RENO, NV – A research team at the University of Nevada, Reno has developed a new environmentally friendly self-healing coating for aluminum to replace chromate coatings used in aerospace applications. The research was presented at the international Pacific Rim Meeting on Electrochemical and Solid-State Science in Hawaii.
Chromate conversion coatings have been used for more than 50 years to protect aluminum from corrosion. Attempts to replace them with non-toxic coatings have been underway since the 1980s. Although the use of chromates for consumer and automotive applications has been banned, it is still in use by the defense and aerospace industries under various exemptions, due to unavailability of suitable replacement combined with the high human and financial cost of failure from corrosion. The search for a suitable replacement has been elusive primarily due the self-healing characteristic of the coating. When scratched, the coating components from nearby sites migrate to the damaged region and re-protect the underlying alloy.
Dev Chidambaram, Assistant Professor of Materials Science and Engineering at the University of Nevada, led a team that has developed a formulation that performs comparably to the chromate formula in its ability for self-healing and can be applied to all aluminum products. The new formula creates an environmentally benign molybdate-based coating that provides corrosion protection to aluminum. The coating, when damaged, will re-heal itself.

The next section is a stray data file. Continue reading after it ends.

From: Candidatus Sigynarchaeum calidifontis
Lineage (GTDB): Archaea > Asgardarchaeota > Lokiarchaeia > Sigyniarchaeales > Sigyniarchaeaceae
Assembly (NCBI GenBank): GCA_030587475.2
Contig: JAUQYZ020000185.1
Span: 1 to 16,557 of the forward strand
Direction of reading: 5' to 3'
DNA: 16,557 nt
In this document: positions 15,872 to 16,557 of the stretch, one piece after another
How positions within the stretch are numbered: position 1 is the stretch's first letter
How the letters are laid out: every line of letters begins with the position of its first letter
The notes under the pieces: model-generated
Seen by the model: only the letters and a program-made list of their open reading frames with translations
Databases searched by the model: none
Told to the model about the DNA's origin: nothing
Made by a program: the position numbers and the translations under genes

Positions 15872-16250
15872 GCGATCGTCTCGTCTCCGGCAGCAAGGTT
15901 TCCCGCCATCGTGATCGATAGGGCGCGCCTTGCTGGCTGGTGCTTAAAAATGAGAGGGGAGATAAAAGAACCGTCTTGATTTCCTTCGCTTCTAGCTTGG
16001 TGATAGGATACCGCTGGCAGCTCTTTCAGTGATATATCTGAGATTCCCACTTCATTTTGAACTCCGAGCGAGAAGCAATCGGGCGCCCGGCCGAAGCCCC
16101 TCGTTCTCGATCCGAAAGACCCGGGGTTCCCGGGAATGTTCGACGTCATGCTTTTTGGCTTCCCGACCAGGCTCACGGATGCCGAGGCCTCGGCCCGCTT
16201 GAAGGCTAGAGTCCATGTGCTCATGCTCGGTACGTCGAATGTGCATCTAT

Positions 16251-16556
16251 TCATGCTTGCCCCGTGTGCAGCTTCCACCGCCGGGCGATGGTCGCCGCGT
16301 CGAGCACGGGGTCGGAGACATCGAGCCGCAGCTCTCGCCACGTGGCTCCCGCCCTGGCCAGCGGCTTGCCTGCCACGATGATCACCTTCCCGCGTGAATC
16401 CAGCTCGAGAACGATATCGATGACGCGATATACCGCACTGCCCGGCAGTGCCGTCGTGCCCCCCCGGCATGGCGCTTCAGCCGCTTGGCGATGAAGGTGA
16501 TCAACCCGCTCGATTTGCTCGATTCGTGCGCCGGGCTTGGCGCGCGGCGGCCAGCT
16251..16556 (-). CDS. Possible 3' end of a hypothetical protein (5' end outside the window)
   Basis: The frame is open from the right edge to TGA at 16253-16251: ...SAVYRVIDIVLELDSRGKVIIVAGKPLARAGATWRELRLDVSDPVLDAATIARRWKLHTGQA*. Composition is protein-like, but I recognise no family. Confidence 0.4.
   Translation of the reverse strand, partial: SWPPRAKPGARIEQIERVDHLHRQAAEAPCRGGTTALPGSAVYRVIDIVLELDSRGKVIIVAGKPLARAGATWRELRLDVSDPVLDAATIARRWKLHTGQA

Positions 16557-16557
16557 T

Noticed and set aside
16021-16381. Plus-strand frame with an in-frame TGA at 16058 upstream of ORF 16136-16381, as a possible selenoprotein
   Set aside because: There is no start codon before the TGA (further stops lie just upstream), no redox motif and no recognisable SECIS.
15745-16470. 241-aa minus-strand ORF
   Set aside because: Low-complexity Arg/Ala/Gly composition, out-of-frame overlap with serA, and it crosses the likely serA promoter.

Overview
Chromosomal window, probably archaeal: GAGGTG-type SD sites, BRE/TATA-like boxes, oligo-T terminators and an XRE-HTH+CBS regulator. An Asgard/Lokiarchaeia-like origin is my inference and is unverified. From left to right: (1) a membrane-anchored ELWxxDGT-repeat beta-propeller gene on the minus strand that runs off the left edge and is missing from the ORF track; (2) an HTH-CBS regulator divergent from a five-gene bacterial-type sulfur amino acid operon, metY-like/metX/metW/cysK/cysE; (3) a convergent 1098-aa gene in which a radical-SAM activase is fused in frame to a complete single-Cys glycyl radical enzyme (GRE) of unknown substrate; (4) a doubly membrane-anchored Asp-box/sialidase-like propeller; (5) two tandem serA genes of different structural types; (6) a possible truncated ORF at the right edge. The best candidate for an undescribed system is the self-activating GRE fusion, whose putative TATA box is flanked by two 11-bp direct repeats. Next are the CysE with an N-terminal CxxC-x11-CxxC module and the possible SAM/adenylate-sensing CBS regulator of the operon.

The University of Nevada, Reno team developed and tested more than 300 coatings before arriving at this formulation. They used a complimentary suite of advanced surface analytical techniques, such as Raman microspectroscopy, Fourier transform infrared spectroscopy, energy dispersive spectroscopy, secondary ion mass spectroscopy and X-ray photoelectron spectroscopy, to conclusively prove the presence of molybdate in the scratched region. Further, using electrochemical testing, the team showed the coating re-protected itself via self-healing upon scratch test.
The team includes graduate student David Rodriguez, who conducted the testing on the materials, and Roshan Misra, an intern majoring in aerospace engineering at the University of Colorado, Boulder, who began the project as a high school summer intern from Reno High School. The team is still working to optimize the coating formulation for even better protection.
Chidambaram, as the Director of the University’s Materials and Electrochemical Research Laboratory, has obtained nearly $3 million in externally funded research grants in the past three years and directs eight doctoral students and one postdoctoral associate.